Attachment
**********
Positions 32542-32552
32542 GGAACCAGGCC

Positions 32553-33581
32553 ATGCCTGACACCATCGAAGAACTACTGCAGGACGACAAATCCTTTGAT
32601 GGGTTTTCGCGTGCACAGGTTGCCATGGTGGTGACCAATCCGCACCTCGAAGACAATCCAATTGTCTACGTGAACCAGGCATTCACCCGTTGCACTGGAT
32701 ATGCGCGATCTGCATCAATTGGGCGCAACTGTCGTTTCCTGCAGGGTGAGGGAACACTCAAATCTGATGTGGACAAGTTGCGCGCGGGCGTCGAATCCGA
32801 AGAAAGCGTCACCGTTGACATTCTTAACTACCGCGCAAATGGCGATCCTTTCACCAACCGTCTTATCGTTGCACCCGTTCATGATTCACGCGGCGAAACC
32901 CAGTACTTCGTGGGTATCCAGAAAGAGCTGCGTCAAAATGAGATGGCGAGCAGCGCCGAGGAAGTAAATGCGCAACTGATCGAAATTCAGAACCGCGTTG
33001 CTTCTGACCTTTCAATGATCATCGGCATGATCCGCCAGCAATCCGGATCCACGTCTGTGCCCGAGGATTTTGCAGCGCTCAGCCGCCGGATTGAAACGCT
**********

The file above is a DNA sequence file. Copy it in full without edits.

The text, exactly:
Positions 32542-32552
32542 GGAACCAGGCC

Positions 32553-33581
32553 ATGCCTGACACCATCGAAGAACTACTGCAGGACGACAAATCCTTTGAT
32601 GGGTTTTCGCGTGCACAGGTTGCCATGGTGGTGACCAATCCGCACCTCGAAGACAATCCAATTGTCTACGTGAACCAGGCATTCACCCGTTGCACTGGAT
32701 ATGCGCGATCTGCATCAATTGGGCGCAACTGTCGTTTCCTGCAGGGTGAGGGAACACTCAAATCTGATGTGGACAAGTTGCGCGCGGGCGTCGAATCCGA
32801 AGAAAGCGTCACCGTTGACATTCTTAACTACCGCGCAAATGGCGATCCTTTCACCAACCGTCTTATCGTTGCACCCGTTCATGATTCACGCGGCGAAACC
32901 CAGTACTTCGTGGGTATCCAGAAAGAGCTGCGTCAAAATGAGATGGCGAGCAGCGCCGAGGAAGTAAATGCGCAACTGATCGAAATTCAGAACCGCGTTG
33001 CTTCTGACCTTTCAATGATCATCGGCATGATCCGCCAGCAATCCGGATCCACGTCTGTGCCCGAGGATTTTGCAGCGCTCAGCCGCCGGATTGAAACGCT